Shelterbelts have become a refuge and source of food for wildlife because of habitat loss in farmlands. However, effects of shelterbelt attributes such as plant diversity and habitat structure on different trophic levels within shelterbelts are unclear. Effects of shelterbelt woody plant diversity and habitat structure (lower vegetation strata, logs, litter and rocks) were measured on the growth and herbivory of Eucalyptus blakelyi saplings that were caged from birds, caged from birds and arthropods and un-caged. Arthropod diversity of E. blakelyi saplings and shelterbelts was evaluated. Height and stem diameter of saplings in all treatments was positively correlated with plant diversity. Habitat structure was negatively correlated with numbers of leaves on E. blakelyi saplings and positively correlated with herbivory, which was greater in saplings caged from birds. The overall abundance of arthropods inhabiting shelterbelts correlated positively with plant diversity, but negatively with habitat structure. Araneae and Formicidae were the most common taxa on E. blakelyi saplings and were more numerous on saplings caged from birds, suggesting an important role of these vertebrates as predators of shelterbelt arthropods.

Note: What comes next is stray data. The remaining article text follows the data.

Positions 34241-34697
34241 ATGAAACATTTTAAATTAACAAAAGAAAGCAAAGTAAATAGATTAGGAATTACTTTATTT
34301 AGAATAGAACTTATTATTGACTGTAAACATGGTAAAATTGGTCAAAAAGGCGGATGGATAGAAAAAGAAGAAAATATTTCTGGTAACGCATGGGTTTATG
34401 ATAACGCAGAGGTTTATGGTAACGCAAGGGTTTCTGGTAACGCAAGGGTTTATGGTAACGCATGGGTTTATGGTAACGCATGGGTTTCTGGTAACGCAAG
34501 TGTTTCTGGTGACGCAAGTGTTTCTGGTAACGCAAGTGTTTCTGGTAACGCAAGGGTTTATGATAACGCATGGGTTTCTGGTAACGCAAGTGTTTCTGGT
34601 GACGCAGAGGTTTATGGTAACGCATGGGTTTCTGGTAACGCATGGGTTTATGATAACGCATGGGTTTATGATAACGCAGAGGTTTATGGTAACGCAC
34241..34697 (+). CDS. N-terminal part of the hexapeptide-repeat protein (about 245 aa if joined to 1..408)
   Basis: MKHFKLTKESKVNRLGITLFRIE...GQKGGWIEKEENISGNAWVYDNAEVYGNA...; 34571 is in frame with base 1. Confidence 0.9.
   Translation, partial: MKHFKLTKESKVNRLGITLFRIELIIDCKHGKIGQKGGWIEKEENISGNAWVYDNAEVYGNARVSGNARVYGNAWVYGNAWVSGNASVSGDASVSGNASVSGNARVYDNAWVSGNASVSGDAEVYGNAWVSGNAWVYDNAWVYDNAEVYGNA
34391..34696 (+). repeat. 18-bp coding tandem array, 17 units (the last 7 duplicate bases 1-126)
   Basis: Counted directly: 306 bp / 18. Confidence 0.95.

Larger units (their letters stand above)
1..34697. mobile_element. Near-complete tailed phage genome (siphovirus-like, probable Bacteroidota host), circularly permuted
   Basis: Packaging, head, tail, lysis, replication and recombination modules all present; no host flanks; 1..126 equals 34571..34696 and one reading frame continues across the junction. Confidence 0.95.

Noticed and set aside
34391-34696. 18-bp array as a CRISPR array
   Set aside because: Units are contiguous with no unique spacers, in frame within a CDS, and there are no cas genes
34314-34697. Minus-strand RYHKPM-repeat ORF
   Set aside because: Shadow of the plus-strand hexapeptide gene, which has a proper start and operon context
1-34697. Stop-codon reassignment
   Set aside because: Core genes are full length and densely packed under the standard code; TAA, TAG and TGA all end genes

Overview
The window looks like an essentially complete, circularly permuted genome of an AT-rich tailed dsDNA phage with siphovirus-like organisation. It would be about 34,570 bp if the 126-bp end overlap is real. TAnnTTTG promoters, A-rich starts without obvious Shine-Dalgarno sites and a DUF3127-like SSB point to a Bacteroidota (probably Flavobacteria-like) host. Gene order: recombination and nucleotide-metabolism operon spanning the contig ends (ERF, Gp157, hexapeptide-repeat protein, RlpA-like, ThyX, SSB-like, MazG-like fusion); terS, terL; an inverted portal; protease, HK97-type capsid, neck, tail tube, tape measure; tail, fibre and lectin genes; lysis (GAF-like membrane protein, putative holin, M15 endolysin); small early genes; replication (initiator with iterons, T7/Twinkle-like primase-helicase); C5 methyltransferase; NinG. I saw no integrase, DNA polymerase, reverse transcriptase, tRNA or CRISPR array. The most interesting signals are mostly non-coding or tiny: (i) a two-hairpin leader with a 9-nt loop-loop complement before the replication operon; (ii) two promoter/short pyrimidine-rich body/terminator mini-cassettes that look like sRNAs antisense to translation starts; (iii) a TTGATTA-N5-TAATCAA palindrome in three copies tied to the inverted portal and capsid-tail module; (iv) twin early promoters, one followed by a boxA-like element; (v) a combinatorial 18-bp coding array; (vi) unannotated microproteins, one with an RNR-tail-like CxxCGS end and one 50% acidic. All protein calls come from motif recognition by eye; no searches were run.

Gamez-Virues, S., Gurr, G., Raman, A., & Nicol, H. (2010). Plant diversity and habitat structure affect tree growth, herbivory and natural enemies in shelterbelts. Basic and Applied Ecology, 11(6), 542-549. https://doi.org/10.1016/j.baae.2010.02.011